And so now it’s just a few weeks until my signature conference is back – Monki Gras: where craft tech meets craft beer. The theme this year is Sharing Craft, following last year’s look at Scaling Craft.
The theme came from a conversation earlier this year with Kohsuke Kawaguchi, founder of the Jenkins Continuous Integration server, on a Google Hangout about Cloud, DevOps and Continuous Integration, sponsored by IBM.
Kohsuke made a point that resonated with me really strongly.
“We really haven’t figured out how to share what people do in one context to another. We have these conferences where people come in and talk about the amazing things they have done. But for someone else to replicate that work, it’s basically all custom made from scratch.”
Blammo! We’re generally terrible at sharing knowledge within, let alone across, domains. And so the theme Sharing Craft was born.
I am really excited to say Kohsuke will be at Monki Gras 2014 to help us unpack these ideas. And given my colleague Donnie’s current research directions, he will have plenty to say on the subject.
When I think about people who live in that foggy world between development and operations, I can’t help being reminded of a China Miéville novel called The City & the City. It’s about two cities that literally overlap in geography, with the residents of each completely ignoring the other — and any violations, or breaches, of that separation are quickly enforced by a shadowy organization known as the Breach.
Much like people starting from development or operations, or for you San Franciscans, the Mission’s weird juxtaposition of its pre-tech and tech populations, The City & the City is a story of parallel universes coexisting in the same space. When I look at the DevOps “community” today, what I generally see is a near-total lack of overlap between people who started on the dev side and on the ops side.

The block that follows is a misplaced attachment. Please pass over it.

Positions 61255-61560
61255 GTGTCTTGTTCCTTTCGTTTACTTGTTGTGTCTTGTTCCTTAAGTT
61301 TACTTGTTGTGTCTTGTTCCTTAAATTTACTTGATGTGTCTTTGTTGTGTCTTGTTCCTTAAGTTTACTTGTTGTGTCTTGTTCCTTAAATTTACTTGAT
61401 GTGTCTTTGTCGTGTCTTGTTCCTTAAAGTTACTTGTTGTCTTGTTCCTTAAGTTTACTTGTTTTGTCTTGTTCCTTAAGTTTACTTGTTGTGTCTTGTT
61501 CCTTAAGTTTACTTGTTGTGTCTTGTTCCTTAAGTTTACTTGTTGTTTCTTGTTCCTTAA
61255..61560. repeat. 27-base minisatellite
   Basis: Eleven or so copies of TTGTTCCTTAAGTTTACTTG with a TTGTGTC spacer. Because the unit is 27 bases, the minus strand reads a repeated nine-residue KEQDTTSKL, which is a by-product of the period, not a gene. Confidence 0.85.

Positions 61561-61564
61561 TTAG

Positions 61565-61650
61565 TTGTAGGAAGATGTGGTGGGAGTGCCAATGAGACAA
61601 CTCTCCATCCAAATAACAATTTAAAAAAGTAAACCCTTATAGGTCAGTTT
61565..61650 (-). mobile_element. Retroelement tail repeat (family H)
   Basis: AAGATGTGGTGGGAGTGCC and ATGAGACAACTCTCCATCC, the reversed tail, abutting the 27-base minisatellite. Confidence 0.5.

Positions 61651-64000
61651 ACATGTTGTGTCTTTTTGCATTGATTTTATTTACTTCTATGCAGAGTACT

The industry has tried to overcome these issues with massive uber frameworks such as SSA, Corba, ITIL, UML and so on, but these efforts generally all fail.
ITIL failed as a mechanism for Sharing Craft. so did UML. partly because they tried to abstract people out of the lifecycle.
— monkchips (@monkchips) December 12, 2013
At Redmonk we believe in people over process, which is why we run this event series.
Monki Gras 2014 will be all about knowledge sharing and cross functional learning – with some talks from brewers, artists and historians along the way. I am really looking forward to Greg Brockman, Stripe’s CTO, talking about how the craft of Mathematics can improve software development.
We have plenty of amazing speakers including the aforementioned Kohsuke, Leisa Reichelt from GDS UK, Elaine Lennox of Zend, Theo Schlossnagle, CEO of OmniTI, Rafe Colborn from Etsy data/ops, Narinder Singh, chief troublemaker at Appirio. Ana Nelson will tell us how making documentation beautiful can help bridge semantic gaps.
Initial sponsors include Appirio, Amazon Web Services, Basho, IBM, EMC, and Perforce.
And of course the catering and craft beer will be amazing. Plenty of surprises in store…. A new evening magical mystery tour, and food created by a chef from one of London’s top restaurants. Belgian beers, and a celebration of the Sour.
If you work in software development, and want to understand the latest thinking in how to do it right, you should come. If you’re a software vendor that wants to be part of a conversation with people building and defining the future you should come along too, and sponsor us of course. Even if you just find craft interesting there will be plenty to enjoy in the two day conference, hosted at the venue I co-founded, the Village Hall, Shoreditch.
This is not the biggest software development event, but we optimise for quality, not size. We’ll create a Dunbar-sized village for two days, and it will rock. All talks will also be videoed, though we won’t be streaming.
You should buy a ticket here.